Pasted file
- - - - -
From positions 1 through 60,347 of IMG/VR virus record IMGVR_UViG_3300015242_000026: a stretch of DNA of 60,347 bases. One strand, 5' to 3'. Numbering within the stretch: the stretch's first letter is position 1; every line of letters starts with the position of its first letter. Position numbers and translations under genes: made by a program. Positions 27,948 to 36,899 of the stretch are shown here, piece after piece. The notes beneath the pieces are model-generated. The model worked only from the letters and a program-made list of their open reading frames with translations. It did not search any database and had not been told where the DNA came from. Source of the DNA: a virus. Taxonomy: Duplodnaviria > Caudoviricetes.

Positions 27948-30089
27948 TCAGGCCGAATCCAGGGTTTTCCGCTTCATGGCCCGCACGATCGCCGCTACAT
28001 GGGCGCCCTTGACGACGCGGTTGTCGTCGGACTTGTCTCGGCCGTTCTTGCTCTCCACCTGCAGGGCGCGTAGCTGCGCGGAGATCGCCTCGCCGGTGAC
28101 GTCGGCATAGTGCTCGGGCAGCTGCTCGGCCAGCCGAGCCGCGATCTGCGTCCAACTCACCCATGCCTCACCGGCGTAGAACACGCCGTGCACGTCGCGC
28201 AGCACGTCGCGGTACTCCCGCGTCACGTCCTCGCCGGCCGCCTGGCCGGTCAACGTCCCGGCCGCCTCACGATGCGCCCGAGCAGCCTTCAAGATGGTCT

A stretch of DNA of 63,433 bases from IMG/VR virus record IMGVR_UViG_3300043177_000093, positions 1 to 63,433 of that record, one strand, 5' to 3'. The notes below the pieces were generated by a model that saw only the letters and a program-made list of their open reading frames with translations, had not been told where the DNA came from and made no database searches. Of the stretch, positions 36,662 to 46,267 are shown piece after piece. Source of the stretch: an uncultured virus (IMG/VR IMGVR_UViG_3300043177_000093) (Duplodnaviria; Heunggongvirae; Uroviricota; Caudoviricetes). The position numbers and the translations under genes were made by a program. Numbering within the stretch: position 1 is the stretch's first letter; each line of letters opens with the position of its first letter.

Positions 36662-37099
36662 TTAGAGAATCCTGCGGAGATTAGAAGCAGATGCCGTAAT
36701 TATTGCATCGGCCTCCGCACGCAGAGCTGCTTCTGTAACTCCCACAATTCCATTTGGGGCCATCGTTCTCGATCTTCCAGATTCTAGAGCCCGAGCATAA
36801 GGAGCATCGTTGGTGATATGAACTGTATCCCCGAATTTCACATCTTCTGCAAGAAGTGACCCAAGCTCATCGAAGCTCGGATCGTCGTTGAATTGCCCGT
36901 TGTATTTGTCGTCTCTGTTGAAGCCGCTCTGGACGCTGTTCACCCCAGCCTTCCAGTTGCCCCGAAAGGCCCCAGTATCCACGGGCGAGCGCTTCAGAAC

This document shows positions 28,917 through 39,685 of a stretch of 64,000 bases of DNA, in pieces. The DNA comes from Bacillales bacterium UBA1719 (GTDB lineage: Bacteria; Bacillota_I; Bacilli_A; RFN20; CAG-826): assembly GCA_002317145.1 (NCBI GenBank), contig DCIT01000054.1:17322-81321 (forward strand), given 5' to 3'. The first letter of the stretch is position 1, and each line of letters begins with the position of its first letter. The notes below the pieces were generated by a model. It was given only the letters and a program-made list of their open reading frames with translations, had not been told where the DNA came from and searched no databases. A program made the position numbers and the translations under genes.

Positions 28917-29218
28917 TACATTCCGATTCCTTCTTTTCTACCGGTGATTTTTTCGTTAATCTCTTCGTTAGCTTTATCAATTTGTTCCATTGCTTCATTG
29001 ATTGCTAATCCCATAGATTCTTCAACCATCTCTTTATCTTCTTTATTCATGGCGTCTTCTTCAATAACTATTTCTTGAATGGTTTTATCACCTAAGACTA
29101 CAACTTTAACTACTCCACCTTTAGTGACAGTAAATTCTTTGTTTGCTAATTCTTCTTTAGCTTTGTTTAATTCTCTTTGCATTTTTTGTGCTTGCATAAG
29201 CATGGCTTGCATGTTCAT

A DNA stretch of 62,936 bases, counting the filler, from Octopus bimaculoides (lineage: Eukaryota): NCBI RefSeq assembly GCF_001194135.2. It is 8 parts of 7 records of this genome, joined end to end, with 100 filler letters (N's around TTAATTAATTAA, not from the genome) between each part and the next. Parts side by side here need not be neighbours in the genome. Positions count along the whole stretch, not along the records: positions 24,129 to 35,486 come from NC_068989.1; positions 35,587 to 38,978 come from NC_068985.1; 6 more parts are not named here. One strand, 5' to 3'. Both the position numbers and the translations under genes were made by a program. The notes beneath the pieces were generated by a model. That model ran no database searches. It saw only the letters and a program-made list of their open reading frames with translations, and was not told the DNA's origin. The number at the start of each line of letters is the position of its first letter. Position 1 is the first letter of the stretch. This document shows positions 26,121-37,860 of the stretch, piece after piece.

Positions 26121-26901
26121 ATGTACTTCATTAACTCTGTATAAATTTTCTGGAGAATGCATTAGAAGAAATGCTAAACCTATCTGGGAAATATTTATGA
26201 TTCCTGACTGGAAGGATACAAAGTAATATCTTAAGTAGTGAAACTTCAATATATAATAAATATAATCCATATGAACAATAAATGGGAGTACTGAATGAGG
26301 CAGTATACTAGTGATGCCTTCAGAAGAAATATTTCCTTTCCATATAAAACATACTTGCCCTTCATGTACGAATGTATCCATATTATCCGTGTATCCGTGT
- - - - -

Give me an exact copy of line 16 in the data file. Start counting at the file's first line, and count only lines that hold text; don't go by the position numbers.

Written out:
29001 ATTGCTAATCCCATAGATTCTTCAACCATCTCTTTATCTTCTTTATTCATGGCGTCTTCTTCAATAACTATTTCTTGAATGGTTTTATCACCTAAGACTA